Winter, 2010 by Letha Dawson Scanzoni
Welcome to the Winter, 2010 edition of Web Explorations for Christian Feminists. Here you’ll find a totally new list of websites with my descriptions and comments about each one. As always, the links I’ve listed call attention to a wide variety of subjects — subjects that I think we, as Christian feminists, along with our sisters and brothers of other faiths, will want to learn more about. Please remember that the links in Web Explorations take you to sites outside our own website, and thus we in EEWC-Christian Feminism Today can’t be responsible for any content they may display. Nor does the inclusion of a link mean that a particular item necessarily represents our organization’s views. The links simply take you to a number of interesting, informative sites that I’ve discovered since posting the last Web Explorations edition (Fall, 2009). Some topics will no doubt interest you more than others, but take some time to scroll through the entire list. There’s no hurry. Skip the ones that don’t immediately grab your attention, and maybe you’ll decide to come back and click on some of the others at another time. I hope you will.
“What if Jesus meant all that stuff”
Sometimes the message of Jesus shows up in unexpected places. Aware that Shane Claiborne was controversial among his fellow evangelicals, Esquire magazine invited him to address nonbelievers. Claiborne started out with these words: “To all my nonbelieving, sort-of-believing, and used-to-be-believing friends: I feel like I should begin with a confession. I am sorry that so often the biggest obstacle to God has been Christians.” Take some time to read the rest of Shane Claiborne’s article and share it with others.
Audio: An interview with Barbara Brown Taylor
Many of us in EEWC-CFT have appreciated the spiritual depth and insights of Barbara Brown Taylor through her books and sermons. Here you can listen in on a delightful conversation as Mary Hynes, host of the Canadian Broadcasting Corporation’s religion program, Tapestry, interviews her about her life, her work, and her latest book, An Altar in the World: A Geography of Faith . I was greatly impressed with Barbara Brown Taylor’s utter honesty and openness about her personal faith, her questioning, her ever-learning (and ever-teaching) spirit, and her wonderful sense of humor. This is well worth taking out some time to listen and be enriched! And if you want more, here’s her website with a list of other interviews for reading or listening.
Jimmy Carter’s December 2009 speech on religious discrimination against women
Invited to address the Parliament of the World’s Religions meeting in Australia in December 2009, former U.S. President Jimmy Carter told the delegates, “The truth is that male religious leaders have had -– and still have -– an option to interpret holy teachings either to exalt or subjugate women. They have, for their own selfish ends, overwhelmingly chosen the latter. (More links and a discussion of Jimmy Carter’s earlier remarks on this topic can be found on the August 27, 2009 post of our 72-27 blog.)
More commentary on ways religion is used to discriminate against women
New York Times op-ed columnist Nicholas Kristoff, writing in January 2010, likewise shows ways religion is wrongly used to discriminate against women. But at the same time, he says the empowerment of women through the ministry of Pentecostals in some parts of Africa, offers “a glimmer of hope that reminds us that while religion is part of the problem, it can also be part of the solution.”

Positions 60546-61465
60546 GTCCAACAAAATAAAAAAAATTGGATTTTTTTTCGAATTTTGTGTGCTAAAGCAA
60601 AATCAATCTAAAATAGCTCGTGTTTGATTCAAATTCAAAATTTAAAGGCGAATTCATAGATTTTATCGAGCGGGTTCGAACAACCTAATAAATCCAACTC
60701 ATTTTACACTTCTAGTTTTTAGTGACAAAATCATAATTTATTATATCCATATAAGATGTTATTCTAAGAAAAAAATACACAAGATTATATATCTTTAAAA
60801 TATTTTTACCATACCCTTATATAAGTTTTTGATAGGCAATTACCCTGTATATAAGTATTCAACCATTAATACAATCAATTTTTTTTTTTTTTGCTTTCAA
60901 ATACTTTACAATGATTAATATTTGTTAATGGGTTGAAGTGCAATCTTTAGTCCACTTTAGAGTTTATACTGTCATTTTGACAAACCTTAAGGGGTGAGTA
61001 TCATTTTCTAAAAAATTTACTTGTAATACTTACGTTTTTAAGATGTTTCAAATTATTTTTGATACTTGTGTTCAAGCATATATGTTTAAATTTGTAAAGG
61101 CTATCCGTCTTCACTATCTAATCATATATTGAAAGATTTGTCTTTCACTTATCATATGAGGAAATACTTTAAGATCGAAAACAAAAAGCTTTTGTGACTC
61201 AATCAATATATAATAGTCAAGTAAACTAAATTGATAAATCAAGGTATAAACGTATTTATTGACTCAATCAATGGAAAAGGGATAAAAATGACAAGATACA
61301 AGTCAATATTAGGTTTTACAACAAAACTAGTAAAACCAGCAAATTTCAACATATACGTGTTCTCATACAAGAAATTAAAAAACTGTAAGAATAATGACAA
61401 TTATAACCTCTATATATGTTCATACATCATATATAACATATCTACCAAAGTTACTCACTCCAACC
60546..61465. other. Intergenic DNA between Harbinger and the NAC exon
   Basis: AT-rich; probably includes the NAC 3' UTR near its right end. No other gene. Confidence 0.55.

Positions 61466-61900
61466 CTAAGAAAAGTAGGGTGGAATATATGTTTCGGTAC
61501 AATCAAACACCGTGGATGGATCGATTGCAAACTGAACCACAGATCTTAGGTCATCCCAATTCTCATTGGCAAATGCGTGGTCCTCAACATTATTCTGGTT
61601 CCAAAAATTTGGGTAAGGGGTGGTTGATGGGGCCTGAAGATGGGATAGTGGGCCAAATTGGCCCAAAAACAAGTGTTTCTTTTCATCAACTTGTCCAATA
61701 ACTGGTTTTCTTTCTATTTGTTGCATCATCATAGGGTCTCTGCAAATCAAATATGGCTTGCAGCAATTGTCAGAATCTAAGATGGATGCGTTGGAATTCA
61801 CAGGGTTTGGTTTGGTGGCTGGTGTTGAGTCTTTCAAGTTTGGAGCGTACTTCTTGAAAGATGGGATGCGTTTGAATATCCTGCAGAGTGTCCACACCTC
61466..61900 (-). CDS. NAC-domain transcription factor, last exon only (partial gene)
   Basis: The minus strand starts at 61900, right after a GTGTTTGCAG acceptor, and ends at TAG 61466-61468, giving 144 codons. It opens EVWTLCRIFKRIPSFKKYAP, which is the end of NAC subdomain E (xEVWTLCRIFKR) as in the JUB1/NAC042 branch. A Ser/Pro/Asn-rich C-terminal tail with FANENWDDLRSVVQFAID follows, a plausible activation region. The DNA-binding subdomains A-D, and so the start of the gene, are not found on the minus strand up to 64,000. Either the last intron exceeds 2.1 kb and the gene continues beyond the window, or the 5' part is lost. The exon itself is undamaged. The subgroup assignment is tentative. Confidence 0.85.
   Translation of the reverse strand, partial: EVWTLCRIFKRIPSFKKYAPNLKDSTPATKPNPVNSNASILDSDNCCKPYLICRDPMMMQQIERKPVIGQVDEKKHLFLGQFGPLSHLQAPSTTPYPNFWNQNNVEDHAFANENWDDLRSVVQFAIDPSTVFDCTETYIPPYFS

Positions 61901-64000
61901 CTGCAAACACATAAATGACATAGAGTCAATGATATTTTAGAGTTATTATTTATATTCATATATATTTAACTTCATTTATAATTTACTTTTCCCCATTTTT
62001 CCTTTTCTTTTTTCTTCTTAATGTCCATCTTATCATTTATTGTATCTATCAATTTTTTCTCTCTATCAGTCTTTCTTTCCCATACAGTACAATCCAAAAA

Women in Somalia whipped for wearing bras
The report from Reuters news service provides another example of harsh treatment of women by religious extremists.
Jewish women arrested for wearing prayer shawl
This woman’s arrest by the Israeli police once again calls attention to the efforts of the Women of the Wall group in Jerusalem. The group seeks to obtain recognition of their equality with men in the sight of God.
Marie Fortune exposes ways that Scripture is twisted and misused
In every religion, there are so many ways that sacred texts are misinterpreted, misapplied, misused, and distorted in ways that hurt people rather than help them. Marie Fortune, founder and senior analyst of the Faith Trust Institute, exposes some of those ways this has been happening in Christianity.
Video: Steve and Cokie Roberts discuss their interfaith marriage (A Washington Post video)
Cokie Roberts is well-known as a news anaylist for National Public Radio and also for her appearances as a commentator on ABC. Her husband, Steve, is likewise a journalist as well as a professor of Media and Public Affairs at George Washington University. He is also frequently featured on radio and television. Cokie is Roman Catholic and Steve is Jewish, and the two have been married since 1966.
A former student writes about Mary Daly’s life and death
Feminist theologian/philosopher Mary Daly, who died recently, was often at the center of controversy, but she was also highly revered by many, including former students. Here, one of them talks about her life. (From the Women’s Media Center)
Also from The National Catholic Reporter comes Sr. Joan Chittister’s comments on Mary Daly in which she points out that Daly raised “two of the most important theological questions of our time: one, whether the question of a male God was consistent with the teaching that God was pure spirit, and two, whether a church that is more patriarchal system than authentic church could possibly survive in its present form.” In commenting on Daly’s firing for not allowing men in some of her classes at Boston College, Chittister says, “But at the same time, no one else in Catholic colleges — or elsewhere — lost their jobs for excluding women from access to theology degrees or various medical specialties, among others, on the grounds that women, as women, were unfit for such programs.”